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A Conversation with Amna Batool, Organizer for the First-Ever International Development Design Summit Organized in Pakistan

Monday, January 11, 2016
Lauren McKown

With IDDS Lahore kicking off this week, we sat down with one of the summits’ design facilitators and Lahore local Amna Batool  (right) to learn more about what makes this summit unique, how the organizing team chose participants from a competitive pool of applicants, and what kinds of challenges they hope to address during the summit and after its close.


What makes IDDS Lahore unique from past design summits?

In Pakistan, we have very good software development experts and wide experience in the information technology domains, but somehow very few of these resources are channeled toward designing for the bottom of the pyramid. Hardly anybody thinks in a way where the technology can be used for the bottom of the pyramid. That’s where IDDS Lahore comes in – we’re excited to unite people from different countries here in the Lahore, to work together and solve local, relevant problems. In this particular summit, we are looking for technical interventions in the information communications and technology space that can help improve local communities’ approach to health, agriculture, disaster preparedness and relief, and education.


One of the questions we often hear is, “How do you choose participants?” Can you tell us a bit about how you chose from the excellent applicant pool—one of the largest we’ve ever had?

So first, because it’s a design summit, we wanted people from different backgrounds with different experiences that belong to different communities. For this summit, in particular, we looked for people who were motivated to use technology for the betterment of a community, not just at the summit, but even after the summit is over. Additionally, we choose people from the communities we’ll be working with to ensure their participation in the entire process from start to finish. We’re proud to be welcoming 35 people from countries around the world, 10 of which are from communities in and around Lahore.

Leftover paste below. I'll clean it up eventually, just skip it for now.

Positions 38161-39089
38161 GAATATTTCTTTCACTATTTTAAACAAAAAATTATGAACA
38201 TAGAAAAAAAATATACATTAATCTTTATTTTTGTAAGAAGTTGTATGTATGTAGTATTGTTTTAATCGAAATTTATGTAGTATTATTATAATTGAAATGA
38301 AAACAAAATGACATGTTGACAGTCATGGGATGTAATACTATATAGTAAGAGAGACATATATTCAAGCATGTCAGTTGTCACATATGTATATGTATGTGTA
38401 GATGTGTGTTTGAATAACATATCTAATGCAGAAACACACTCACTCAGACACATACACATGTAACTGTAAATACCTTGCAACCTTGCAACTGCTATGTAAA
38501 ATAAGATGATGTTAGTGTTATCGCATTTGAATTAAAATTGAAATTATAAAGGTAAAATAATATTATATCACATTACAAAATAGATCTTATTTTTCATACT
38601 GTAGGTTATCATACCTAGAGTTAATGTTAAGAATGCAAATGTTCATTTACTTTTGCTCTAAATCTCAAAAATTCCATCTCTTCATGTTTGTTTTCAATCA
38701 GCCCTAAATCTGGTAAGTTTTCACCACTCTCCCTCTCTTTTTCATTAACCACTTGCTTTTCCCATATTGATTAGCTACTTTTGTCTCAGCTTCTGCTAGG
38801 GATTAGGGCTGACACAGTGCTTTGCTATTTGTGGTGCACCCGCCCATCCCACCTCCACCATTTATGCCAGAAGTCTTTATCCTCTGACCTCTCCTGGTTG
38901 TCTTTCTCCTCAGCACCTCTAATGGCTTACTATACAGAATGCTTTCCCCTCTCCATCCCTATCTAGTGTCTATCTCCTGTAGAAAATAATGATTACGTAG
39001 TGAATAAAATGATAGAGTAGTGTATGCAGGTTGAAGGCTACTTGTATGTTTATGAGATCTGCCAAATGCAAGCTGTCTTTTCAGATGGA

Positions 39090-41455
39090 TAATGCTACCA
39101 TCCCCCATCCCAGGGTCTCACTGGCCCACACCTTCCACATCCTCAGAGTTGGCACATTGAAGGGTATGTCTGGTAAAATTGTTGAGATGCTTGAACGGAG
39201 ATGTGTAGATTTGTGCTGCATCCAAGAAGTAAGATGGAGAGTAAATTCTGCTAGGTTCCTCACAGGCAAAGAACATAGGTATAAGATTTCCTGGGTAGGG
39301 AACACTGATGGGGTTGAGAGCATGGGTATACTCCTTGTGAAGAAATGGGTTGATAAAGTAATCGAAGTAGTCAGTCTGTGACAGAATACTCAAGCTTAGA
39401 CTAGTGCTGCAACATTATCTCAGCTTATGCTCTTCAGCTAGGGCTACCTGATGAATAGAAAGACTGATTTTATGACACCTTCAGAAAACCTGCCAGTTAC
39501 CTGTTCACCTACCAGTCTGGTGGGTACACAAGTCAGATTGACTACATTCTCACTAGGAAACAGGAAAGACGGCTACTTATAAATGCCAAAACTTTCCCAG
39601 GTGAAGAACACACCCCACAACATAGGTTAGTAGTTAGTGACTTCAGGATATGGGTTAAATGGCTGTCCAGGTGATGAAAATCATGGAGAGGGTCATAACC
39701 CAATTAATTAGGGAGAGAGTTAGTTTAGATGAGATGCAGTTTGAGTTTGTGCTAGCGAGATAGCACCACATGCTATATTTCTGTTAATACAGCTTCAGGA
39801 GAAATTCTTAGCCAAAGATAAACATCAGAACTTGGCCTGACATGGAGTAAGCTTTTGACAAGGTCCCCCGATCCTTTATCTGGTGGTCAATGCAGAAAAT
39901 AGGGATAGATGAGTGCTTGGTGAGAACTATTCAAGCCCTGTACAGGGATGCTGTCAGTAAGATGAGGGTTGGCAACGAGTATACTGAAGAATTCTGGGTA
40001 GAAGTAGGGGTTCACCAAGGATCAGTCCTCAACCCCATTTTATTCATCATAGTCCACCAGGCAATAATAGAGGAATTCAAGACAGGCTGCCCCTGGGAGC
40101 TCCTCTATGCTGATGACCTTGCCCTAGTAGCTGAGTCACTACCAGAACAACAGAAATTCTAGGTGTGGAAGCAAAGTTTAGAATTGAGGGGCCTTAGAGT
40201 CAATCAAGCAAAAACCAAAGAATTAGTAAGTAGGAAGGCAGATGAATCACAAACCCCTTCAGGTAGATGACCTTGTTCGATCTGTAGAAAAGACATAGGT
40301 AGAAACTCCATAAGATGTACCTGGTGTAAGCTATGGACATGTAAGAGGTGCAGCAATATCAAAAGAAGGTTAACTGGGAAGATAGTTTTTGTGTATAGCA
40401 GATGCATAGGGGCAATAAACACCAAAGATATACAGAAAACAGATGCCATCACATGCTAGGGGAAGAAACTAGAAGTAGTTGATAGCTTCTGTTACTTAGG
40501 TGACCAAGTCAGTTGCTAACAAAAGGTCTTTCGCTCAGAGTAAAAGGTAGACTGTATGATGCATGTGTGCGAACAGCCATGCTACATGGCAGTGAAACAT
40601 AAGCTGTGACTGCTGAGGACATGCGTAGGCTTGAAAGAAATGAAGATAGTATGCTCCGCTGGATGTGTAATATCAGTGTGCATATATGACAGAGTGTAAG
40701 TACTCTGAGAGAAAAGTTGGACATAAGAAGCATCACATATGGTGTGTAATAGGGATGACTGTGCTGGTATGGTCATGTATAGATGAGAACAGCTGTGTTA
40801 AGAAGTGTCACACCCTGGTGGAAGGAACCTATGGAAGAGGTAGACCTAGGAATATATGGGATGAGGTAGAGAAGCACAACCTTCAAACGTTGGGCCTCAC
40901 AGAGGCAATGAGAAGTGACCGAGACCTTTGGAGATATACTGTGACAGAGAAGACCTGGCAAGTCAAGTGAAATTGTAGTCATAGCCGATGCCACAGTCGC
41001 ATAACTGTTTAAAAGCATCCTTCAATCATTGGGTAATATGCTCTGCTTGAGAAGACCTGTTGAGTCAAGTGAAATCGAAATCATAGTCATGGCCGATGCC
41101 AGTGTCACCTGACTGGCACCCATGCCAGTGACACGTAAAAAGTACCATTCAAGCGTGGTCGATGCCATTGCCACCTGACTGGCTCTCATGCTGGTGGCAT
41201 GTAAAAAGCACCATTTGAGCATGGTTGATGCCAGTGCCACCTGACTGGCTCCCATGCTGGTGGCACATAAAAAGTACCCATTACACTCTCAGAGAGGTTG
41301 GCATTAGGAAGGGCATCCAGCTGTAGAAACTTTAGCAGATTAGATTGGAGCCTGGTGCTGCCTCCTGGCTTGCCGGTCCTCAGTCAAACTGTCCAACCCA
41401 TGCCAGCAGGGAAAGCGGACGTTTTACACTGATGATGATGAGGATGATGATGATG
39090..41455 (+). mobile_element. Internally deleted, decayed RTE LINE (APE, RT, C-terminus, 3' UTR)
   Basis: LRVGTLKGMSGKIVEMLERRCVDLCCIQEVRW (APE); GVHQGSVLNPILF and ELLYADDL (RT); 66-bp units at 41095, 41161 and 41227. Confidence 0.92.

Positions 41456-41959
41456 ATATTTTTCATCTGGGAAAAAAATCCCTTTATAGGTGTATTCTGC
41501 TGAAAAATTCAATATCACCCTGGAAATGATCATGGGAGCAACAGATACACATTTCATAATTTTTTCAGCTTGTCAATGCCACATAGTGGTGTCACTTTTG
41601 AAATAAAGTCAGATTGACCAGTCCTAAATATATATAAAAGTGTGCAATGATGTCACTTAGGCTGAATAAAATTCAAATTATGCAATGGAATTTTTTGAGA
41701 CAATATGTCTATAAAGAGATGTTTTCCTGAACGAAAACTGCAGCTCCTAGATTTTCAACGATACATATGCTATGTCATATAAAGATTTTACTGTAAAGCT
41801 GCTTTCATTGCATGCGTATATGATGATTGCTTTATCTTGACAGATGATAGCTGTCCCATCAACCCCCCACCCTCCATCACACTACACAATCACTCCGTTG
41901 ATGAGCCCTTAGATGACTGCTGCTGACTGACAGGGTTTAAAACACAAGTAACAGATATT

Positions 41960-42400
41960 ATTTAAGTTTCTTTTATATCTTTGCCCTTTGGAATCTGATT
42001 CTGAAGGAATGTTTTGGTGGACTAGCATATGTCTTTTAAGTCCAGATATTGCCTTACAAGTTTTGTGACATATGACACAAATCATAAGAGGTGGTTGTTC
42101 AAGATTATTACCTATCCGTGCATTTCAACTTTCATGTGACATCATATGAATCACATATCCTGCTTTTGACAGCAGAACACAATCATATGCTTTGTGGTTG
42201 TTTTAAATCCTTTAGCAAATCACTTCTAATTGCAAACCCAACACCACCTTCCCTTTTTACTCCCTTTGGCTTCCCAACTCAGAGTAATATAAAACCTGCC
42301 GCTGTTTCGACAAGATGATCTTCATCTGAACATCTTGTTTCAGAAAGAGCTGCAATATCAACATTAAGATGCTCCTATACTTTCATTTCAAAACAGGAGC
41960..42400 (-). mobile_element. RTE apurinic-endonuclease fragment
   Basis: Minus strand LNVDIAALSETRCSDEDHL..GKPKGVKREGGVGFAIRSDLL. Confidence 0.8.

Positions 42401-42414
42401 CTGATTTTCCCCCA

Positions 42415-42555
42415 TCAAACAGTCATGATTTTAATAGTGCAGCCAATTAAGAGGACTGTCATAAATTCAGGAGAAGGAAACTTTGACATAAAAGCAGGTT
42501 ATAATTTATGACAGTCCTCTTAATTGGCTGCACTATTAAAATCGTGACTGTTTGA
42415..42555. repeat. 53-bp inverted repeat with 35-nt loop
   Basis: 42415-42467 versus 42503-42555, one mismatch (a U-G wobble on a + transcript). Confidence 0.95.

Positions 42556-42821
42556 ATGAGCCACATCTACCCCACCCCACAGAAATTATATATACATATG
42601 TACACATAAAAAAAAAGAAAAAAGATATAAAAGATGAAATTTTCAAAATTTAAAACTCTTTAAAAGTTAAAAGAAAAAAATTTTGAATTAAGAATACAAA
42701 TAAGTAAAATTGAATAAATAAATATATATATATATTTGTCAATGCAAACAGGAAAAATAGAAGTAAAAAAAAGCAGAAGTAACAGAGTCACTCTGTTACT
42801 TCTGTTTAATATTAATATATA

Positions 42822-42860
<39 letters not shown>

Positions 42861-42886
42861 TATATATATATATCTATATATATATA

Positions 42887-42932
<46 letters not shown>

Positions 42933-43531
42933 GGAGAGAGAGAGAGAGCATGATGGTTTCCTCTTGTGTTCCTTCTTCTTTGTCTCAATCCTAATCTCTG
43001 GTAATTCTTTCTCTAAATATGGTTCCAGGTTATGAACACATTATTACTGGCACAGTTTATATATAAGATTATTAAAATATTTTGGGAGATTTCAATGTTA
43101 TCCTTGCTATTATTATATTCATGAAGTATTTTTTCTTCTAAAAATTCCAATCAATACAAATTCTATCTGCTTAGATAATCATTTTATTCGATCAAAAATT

A crucial part of any successful IDDS is the partners behind it. Can you tell me a bit more about your partners and the summit venue?

The local organizing team is based at Information Technology University in Lahore, Pakistan, which will also be the venue for the summit.

Our process for choosing communities started with identifying the sectors in which we would work — health, agriculture, disaster preparedness and relief, and education — and then based on those sectors, we went about identifying local partners such as the government, NGOs, agricultural operations, and others who have a vested interest in these sectors. We have begun approaching these organizations to see which communities they’re currently working with and what challenges those communities are facing. In taking this approach, we’re ensuring that even after the summit is over, our organizing partners will remain in these communities and be better able to promote continuity of summit projects.


Tell me a little bit about yourself and how you got involved in organizing IDDS. What does it mean to you that IDDS is coming to Pakistan?

I’m from Pakistan and graduated from Information Technology University in computer science a few years ago. Now, I’m a research associate here, and my research focus is on information and communications technology solutions for maternal health challenges.

I got a chance to participate IDDS Aarogyam, the health summit in India this summer because it was quite relevant to what I was working on. After that I applied as an organizer for IDDS Lahore. Design summits to me are really motivating and inspiring – the idea of people from different backgrounds coming together to help solve the problems of and with people who were strangers before.

People are sometimes afraid to come to Pakistan, but for the summit I really want all the participants to come to Pakistan and see our hospitality and our beautiful country and the people. I hope that they love their experience in Pakistan, and that they’re able to share what they have, a piece of themselves with the communities that we are working with.


What kinds of challenges do you see low resource communities in Pakistan facing today?

Pakistan is facing a major digital divide, which is something that we hope to address in part with this summit. A majority of our population can’t afford things like computers or smartphones, and can’t access low-cost Wi-Fi or internet. I think it really divides people who have access and those who do not. It will be crucial for us to keep that in mind as we design information communications and technology solutions together with communities.

There’s also the divide between people who can afford private education and hospitals, and those who have to go to public school and hospitals, where the quality is not as good. I estimate that 60-70 percent of people – most of our population – cannot afford these quality facilities, and the communities feel that effect.

There are also socioeconomic and cultural barriers to accessing these institutions, especially in the health space. Young mothers, for example, sometimes are forbidden to go to hospitals for giving birth. They are told to have a home birth or choose to have a home birth, sometimes even without a traditional birth attendant.


Imagine for a minute that the summit is over. What does success at IDDS look like to you? What are you aiming for?

For me, if we are able to continue these projects after the summit is over, that is all I want from the summit. We are working very hard to find good partners to enable this to happen. I really want the participants, the local ones as well as the others, to not only ideate these projects, but to develop them and help them have real impact even after the summit is over.